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Opinion: Rural Missouri Needs Investment to Solve Child Care Crisis

I grew up in rural Missouri and am proud to still live in my hometown of Kirksville. It is where I am choosing to raise my four children, and instill the values of family, community, and hard work. It saddens me that that choice is dwindling for many Missourians in our rural areas. Due to economic conditions which are only exasperated by the lack of childcare, remaining in rural Missouri becomes more and more difficult for many families.

For those who are blessed with family-supporting jobs, finding available and affordable child care for young children can be, far too often, impossible. Especially for those needing infant care. In fact, according to Child Care Aware® of Missouri, much of rural Missouri is in a child care crisis. The organization’s research revealed that 73 total counties in Missouri, including 70 of Missouri’s rural counties, are child care deserts. A child care desert is defined as a county that contains no child care provider and has more than 50 children under age 5 or a county with so few child care options that there are three times as many children as licensed child care slots.

That’s right, of Missouri’s child care deserts, 96 percent of them are in rural communities and more than 70 percent of Missouri’s rural counties are considered child care deserts. This is, without question, a crisis for rural Missouri that must be addressed before it’s too late.

But the impacts of this crisis reach far beyond our rural families. According to a recent Missouri Chamber of Commerce analysis, our state loses an estimated $1.35 billion annually due to child care issues. In addition to families and children, businesses feel the impact of this crisis every day. When parents cannot work, employers feel the pinch of our workforce crisis as unexpected absences and high-levels of turnover prove costly. Each year, absences, and employee turnover alone cost Missouri employers more than $1 billion. This also does not take into account those who want to work, but cannot due to a lack of childcare; many of them being women.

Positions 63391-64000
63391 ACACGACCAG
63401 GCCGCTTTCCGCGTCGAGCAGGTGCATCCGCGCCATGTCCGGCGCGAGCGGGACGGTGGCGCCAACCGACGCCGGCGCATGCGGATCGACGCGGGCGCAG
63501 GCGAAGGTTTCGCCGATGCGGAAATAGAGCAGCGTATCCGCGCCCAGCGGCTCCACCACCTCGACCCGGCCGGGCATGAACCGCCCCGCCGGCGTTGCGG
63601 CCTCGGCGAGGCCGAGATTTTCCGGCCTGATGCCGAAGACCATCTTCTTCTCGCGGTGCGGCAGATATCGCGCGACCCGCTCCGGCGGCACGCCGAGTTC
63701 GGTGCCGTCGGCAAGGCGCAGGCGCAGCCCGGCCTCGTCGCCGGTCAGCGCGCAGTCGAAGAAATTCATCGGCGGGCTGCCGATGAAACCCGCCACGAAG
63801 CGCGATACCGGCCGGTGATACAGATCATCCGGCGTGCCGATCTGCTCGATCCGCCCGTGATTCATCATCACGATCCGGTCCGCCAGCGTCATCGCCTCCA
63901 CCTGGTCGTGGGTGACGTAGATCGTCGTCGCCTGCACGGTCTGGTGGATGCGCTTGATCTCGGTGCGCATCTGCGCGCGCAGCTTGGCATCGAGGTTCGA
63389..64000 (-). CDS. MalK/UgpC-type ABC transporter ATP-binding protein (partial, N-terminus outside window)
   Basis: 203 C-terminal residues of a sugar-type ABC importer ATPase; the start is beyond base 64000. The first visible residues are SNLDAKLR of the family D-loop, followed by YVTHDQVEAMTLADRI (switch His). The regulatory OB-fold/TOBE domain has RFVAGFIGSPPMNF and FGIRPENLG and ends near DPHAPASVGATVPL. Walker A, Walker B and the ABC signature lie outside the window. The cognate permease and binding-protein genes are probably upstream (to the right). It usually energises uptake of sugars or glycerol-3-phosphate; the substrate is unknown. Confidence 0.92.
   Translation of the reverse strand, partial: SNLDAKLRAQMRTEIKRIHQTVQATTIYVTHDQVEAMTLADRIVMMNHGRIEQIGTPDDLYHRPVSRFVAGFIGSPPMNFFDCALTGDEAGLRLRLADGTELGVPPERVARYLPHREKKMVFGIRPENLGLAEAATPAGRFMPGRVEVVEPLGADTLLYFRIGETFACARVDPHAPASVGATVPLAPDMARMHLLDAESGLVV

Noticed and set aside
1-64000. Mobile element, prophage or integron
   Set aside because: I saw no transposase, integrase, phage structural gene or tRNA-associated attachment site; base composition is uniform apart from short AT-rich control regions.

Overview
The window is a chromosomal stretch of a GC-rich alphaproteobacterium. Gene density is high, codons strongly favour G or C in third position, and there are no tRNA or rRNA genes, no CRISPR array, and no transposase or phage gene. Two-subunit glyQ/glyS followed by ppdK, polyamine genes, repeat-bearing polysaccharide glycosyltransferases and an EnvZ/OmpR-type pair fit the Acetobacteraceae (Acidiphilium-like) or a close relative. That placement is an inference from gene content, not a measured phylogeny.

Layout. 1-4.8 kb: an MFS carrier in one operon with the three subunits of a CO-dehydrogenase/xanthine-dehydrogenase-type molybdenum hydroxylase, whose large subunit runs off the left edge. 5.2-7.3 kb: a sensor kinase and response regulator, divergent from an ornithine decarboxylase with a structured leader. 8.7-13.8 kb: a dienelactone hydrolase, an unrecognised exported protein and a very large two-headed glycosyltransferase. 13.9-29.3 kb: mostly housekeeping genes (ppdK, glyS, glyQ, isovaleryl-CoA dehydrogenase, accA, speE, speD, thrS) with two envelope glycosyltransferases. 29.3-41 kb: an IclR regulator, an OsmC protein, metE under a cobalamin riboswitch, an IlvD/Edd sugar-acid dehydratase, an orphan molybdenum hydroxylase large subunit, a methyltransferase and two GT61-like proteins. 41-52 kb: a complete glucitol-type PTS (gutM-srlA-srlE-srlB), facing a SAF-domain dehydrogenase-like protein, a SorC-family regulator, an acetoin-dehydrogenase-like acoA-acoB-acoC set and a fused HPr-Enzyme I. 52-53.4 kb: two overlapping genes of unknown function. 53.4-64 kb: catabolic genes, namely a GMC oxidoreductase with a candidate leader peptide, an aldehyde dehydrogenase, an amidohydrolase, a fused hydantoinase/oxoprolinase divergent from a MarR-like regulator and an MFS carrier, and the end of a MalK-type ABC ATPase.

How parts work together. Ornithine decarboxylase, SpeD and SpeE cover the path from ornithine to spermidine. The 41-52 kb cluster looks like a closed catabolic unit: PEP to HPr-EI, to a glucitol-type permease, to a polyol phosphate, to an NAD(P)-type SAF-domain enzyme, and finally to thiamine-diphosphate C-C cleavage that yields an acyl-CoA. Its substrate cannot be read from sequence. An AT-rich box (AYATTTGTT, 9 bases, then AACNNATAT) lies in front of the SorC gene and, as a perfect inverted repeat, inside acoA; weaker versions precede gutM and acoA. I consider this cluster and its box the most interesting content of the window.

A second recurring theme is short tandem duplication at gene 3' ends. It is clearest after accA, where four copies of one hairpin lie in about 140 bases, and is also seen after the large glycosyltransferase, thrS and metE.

I believe looking at the data is critical to addressing the problem. The data is clear: child care is a smart investment for taxpayers. High-quality early childhood programs can deliver a 13% return on investment annually to taxpayers. And these are long-term investments—there is not a quick fix for childcare—but a sustained effort to invest over the long haul.

Through my work in economic development, I have heard the stories first hand from citizens in my own community. A mom wants to work and help provide for her family, but cannot find care, or care that she can afford. Another woman wants to have more kids, but is afraid that she won’t be able to afford or find child care, and is considering limiting the number of children she has. Others have wanted to open child care businesses, but when looking at the business side of barely breaking even by opening a center, they pull back and do not open.

Rural Missouri needs the Missouri legislature to act now to address this crisis and make a smart investment in children. Together, an investment in children will have incredible returns for our communities, families, children and businesses.